Tug began planning her escape. She built small shelters in the nearby woods she knew so well, and stored traps and dried meat nearby. She had only one set of clothes, and of course had no need of shoes. Soon she was ready. Before the next sunrise, she would be gone.
But the next morning, she woke not to the first bird but to Mharrat’s strong olive hand clenched so tight around her neck it almost made a fist. She was scraped from her bed and dragged circuitously through the streets of Ghaa, that everyone might see her shameful face and form. Spit and rocks and shit fell on her like rain. The shouts of “Guund-hai!” soon melded together, an aharmonic chorus of vengeance.
Her mother threw her, hard, into a cage in the southern square. Slowly it was hoisted up. Here, she knew, she was to await ritual and death, to be consumed by the villagers before she could bring about their ruin. She checked the cage desperately for weaknesses. It was her 6th birthday. She did not have long.
Moments later a crash and voices unfamiliar shrieked from several blocks away. Voices so high-pitched and trilling, like screaming birds. They were human voices, a sound thus far unknown to Tug’s large ears. Within minutes, an orderly knot of Achellaens blasted into the square. Orcs scrambled for their houses and weapons, losing all interest in their small cursed prisoner. One fleeing Gha’an tripped over the line holding the cage and it crashed to the ground. The dark metal bars neither bent nor broke, but a tiny fitting in the corner popped off from the force of the fall. Things are often weakest at the seams. Now Tug kicked at it for her life. Three hard jabs, and it gave way.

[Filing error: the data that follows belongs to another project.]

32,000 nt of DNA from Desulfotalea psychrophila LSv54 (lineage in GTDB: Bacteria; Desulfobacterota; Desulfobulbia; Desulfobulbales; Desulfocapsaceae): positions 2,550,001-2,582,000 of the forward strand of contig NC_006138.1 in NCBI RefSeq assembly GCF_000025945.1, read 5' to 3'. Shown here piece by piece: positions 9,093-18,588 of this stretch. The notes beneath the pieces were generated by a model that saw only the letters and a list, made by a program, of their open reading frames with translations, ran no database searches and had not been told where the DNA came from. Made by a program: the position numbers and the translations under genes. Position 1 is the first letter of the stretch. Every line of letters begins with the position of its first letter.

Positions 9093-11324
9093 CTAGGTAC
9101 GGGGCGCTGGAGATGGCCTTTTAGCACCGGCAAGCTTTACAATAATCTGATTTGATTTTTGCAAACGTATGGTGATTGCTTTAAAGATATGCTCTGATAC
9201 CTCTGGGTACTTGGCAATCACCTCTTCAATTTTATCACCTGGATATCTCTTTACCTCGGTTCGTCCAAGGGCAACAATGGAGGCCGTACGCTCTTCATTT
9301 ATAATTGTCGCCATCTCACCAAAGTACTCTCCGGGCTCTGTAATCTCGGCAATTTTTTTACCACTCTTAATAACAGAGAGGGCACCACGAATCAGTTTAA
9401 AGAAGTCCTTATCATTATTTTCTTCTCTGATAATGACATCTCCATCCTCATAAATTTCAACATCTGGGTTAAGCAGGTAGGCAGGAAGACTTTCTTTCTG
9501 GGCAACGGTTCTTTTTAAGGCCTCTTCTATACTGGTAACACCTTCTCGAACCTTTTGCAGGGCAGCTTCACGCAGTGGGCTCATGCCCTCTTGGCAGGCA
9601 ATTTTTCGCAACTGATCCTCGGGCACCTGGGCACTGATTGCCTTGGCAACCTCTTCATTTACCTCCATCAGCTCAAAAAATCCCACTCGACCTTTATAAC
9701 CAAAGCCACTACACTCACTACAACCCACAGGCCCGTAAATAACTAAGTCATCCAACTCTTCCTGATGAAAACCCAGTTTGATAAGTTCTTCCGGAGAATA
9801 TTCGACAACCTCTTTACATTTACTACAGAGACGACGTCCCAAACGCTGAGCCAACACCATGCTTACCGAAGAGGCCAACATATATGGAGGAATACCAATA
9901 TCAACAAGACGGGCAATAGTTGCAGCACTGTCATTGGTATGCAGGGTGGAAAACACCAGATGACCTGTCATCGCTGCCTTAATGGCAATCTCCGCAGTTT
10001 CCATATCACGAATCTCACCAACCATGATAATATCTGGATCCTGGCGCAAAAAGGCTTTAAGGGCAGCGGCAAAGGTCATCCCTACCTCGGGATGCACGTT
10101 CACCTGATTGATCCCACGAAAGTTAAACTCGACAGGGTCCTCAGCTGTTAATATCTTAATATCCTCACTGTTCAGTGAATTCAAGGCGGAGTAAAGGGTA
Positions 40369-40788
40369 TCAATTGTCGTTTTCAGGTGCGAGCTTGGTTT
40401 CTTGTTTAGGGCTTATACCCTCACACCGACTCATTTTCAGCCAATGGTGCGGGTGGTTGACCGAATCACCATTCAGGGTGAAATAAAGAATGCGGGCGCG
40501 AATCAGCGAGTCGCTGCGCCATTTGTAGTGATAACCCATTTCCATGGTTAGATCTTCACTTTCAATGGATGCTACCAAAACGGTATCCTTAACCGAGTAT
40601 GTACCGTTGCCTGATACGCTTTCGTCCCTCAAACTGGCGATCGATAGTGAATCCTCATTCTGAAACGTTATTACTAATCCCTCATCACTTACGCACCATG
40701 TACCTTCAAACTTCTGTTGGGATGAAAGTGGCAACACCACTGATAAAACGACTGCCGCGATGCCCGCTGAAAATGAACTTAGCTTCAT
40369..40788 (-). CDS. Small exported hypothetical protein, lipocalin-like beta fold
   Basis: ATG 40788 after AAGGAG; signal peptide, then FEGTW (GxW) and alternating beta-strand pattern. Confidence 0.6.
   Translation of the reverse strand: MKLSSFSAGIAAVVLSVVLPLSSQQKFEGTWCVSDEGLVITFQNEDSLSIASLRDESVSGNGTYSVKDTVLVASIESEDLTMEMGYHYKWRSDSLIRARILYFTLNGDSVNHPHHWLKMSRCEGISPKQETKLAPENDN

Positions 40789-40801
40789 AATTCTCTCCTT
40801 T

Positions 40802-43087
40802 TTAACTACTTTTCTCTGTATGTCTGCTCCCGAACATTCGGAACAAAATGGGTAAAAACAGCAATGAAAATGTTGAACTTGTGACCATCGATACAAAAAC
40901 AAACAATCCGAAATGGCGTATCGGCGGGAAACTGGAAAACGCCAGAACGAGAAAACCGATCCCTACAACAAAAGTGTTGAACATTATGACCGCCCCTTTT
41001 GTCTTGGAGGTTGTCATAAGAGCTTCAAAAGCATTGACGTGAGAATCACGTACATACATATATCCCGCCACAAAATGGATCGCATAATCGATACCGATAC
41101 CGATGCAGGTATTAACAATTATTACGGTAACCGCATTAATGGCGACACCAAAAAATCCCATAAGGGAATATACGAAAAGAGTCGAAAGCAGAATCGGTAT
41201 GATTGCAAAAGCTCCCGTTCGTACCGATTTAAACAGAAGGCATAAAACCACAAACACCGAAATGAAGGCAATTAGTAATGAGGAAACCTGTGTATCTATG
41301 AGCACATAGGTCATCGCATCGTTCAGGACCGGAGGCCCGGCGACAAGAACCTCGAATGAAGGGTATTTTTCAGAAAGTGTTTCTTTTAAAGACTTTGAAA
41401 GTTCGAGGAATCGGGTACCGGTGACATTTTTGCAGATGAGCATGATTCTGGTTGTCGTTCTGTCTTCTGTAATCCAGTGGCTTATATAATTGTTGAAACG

She bent the bar forward and scrambled through the opening at the top. The sharp metal dragged deep across her belly, and dark, unctuous blood tumbled down her leg. She ran.
Despite her cleverness, Tug had always been ungainly, gangly and large at the joints. As she clumsily dodged battles, barreling for the east gate and the safety of the forest beyond, her hurry overtook her coordination and she tumbled over her own feet into a pile of shovel heads outside a smelters’ shop. The clatter would usually have been deafening, but fortunately, the din of battle was loud enough that only one took notice of her spill—the Achellaen battlemage called Malthus. He had no time to trouble with her however; though Achaellans have no qualms about dispatching orc children, they are hardly worth interrupting one’s concentration to chase down. Not to mention he was already suspected of cowardice by his fellow warriors…yes, best not to be seen leaving a battle. He smirked mildly, turned his back and resumed raining fire upon Ghaa.